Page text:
The AI Journal Club

Ryerson University Library Collaboratory is bringing back its journal club to explore Artificial Intelligence (AI) and Machine Learning (ML).
We want to encourage a multidisciplinary perspective on AI and ML.

Everyone is welcome. Everyone has a perspective to offer. Graduate students from all disciplines are especially encouraged to participate.

Meetings are held monthly from 1:30 – 2:30PM
at the Library Collaboratory, LIB387 (via Crossover, 3rd Floor SLC/LIB)

Watch this space for the meeting updates. For questions, comments, or suggestions for topics and readings, please contact:
Jae Duk Seo ( or
Michael Ridley (


Next Meeting:

Is there such a thing as “Green AI”?

Artificial Intelligence is both the origin of and solution to climate change.
Did you know that while training some AI models, 284 tonnes of carbon footprint were created? That’s five times the lifetime emissions of an average car.
So is it all bad? Not really.
DeepMind in collaboration with Google, was able to reduce Google data centers’ energy usage – enough to reduce cooling bills by 40 percent!
In knowing all of this, is there such a thing as green AI? Let’s talk.

We’ll be discussing current issues surrounding climate change, AI, and the idea of green AI. We’ll explore what to do about it, and what kinds of policies should be developed to ensure that AI is on a climate-friendly path.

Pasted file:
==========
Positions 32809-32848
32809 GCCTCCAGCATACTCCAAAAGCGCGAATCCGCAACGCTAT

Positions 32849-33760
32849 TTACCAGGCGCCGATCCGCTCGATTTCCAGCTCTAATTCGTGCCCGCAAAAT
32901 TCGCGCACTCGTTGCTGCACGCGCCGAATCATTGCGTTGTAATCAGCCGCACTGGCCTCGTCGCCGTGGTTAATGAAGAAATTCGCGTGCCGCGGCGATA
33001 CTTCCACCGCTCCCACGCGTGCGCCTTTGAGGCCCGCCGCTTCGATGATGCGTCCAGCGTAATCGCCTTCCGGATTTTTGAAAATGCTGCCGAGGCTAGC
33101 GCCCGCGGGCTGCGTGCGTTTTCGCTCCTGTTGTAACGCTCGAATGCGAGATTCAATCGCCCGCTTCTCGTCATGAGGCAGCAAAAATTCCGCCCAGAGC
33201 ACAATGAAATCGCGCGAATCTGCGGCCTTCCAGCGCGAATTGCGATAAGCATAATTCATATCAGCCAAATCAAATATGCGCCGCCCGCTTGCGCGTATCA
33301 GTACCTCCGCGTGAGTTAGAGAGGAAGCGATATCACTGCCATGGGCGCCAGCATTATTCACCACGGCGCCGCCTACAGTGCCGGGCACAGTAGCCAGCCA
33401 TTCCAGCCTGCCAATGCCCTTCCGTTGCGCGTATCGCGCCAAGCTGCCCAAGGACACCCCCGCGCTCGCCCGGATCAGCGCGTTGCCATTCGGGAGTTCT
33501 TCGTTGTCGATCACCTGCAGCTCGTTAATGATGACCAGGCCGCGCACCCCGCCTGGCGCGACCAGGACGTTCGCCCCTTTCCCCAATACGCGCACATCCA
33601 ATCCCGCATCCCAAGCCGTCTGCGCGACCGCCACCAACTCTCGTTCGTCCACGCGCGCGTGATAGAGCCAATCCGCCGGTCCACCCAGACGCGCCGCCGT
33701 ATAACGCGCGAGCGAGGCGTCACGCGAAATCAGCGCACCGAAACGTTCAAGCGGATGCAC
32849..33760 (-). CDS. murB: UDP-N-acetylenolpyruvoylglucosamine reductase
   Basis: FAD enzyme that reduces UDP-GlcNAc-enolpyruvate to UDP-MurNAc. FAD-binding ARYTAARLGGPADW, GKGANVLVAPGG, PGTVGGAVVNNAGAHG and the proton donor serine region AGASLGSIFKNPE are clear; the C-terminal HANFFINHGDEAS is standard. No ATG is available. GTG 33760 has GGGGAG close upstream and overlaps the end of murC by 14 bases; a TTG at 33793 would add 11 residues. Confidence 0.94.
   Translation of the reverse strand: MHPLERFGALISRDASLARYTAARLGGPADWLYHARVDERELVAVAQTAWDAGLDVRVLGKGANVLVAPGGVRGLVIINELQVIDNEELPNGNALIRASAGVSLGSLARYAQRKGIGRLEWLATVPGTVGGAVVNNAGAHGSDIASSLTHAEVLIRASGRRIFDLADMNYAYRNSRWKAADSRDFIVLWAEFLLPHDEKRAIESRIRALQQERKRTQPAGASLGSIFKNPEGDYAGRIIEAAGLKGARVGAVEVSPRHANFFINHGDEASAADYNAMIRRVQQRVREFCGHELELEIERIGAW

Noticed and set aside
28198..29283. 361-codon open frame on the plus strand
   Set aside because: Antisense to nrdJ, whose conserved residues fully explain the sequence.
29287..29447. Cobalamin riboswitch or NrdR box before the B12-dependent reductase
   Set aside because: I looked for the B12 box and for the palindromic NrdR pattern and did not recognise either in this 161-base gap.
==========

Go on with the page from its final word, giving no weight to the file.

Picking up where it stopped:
Our reading for this month is “AI and Climate Change: How they’re connected and what we can do about it” by Roel Dobbe and Meredith Whittaker, who’ve developed a new metric to evaluate the impact of AI – a means to measure the problem is key in developing good policy.

November 14, 2019, 1:30 – 2:30PM
at the Library Collaboratory, LIB387 (via Crossover, 3rd Floor SLC/LIB)

Click to RSVP

See you there!


Meeting Archive

Illustration by Jim Cooke
  • Thursday, October 10, 2019
    Deepfakes: The Use of AI-based Technology to Create Fake Media
    Reading: Deepfakes and Cheapfakes: The Manipulation of Audio and Visual Evidence by Britt Paris and Joan Donovan
    Summary: In Deepfakes and Cheap Fakes, Data & Society Affiliates Britt Paris and Joan Donovan trace decades of audiovisual (AV) manipulation to demonstrate how evolving technologies aid consolidations of power in
    society. Deepfakes, they find, are no new threat to democracy. Coining the term “cheap fakes,” Paris and Donovan demonstrate that the creation of successfully deceptive media has never necessarily required advanced processing technologies, such as today’s machine learning tools. A “deepfake” is a video that has been altered through some form of machine learning to “hybridize or generate human bodies and faces,” whereas a “cheap fake” is an AV manipulation created with cheaper, more accessible software (or, none at all). Cheap fakes can be rendered through Photoshop, lookalikes, re-contextualizing footage, speeding, or slowing. Thanks to social media, both kinds of AV manipulation can now be spread at unprecedented speeds.


  • December 14, 2018


  • Thursday, October 15, 2018
    Object Detection
    Discussion: Join us to discuss new trends in deep learning in computer vision and natural language processing.